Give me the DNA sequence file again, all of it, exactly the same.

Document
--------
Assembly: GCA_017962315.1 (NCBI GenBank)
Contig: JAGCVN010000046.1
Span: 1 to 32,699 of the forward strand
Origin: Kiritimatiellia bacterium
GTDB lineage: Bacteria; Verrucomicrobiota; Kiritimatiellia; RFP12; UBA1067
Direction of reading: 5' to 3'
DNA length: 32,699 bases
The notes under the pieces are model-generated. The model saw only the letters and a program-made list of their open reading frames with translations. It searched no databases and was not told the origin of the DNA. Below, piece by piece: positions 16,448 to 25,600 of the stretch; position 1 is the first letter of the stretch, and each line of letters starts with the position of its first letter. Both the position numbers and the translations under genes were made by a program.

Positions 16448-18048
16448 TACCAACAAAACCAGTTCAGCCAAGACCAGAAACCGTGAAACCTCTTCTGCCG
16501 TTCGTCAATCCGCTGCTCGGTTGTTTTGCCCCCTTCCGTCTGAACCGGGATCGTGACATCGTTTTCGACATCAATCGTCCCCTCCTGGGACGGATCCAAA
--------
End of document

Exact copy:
Assembly: GCA_017962315.1 (NCBI GenBank)
Contig: JAGCVN010000046.1
Span: 1 to 32,699 of the forward strand
Origin: Kiritimatiellia bacterium
GTDB lineage: Bacteria; Verrucomicrobiota; Kiritimatiellia; RFP12; UBA1067
Direction of reading: 5' to 3'
DNA length: 32,699 bases
The notes under the pieces are model-generated. The model saw only the letters and a program-made list of their open reading frames with translations. It searched no databases and was not told the origin of the DNA. Below, piece by piece: positions 16,448 to 25,600 of the stretch; position 1 is the first letter of the stretch, and each line of letters starts with the position of its first letter. Both the position numbers and the translations under genes were made by a program.

Positions 16448-18048
16448 TACCAACAAAACCAGTTCAGCCAAGACCAGAAACCGTGAAACCTCTTCTGCCG
16501 TTCGTCAATCCGCTGCTCGGTTGTTTTGCCCCCTTCCGTCTGAACCGGGATCGTGACATCGTTTTCGACATCAATCGTCCCCTCCTGGGACGGATCCAAA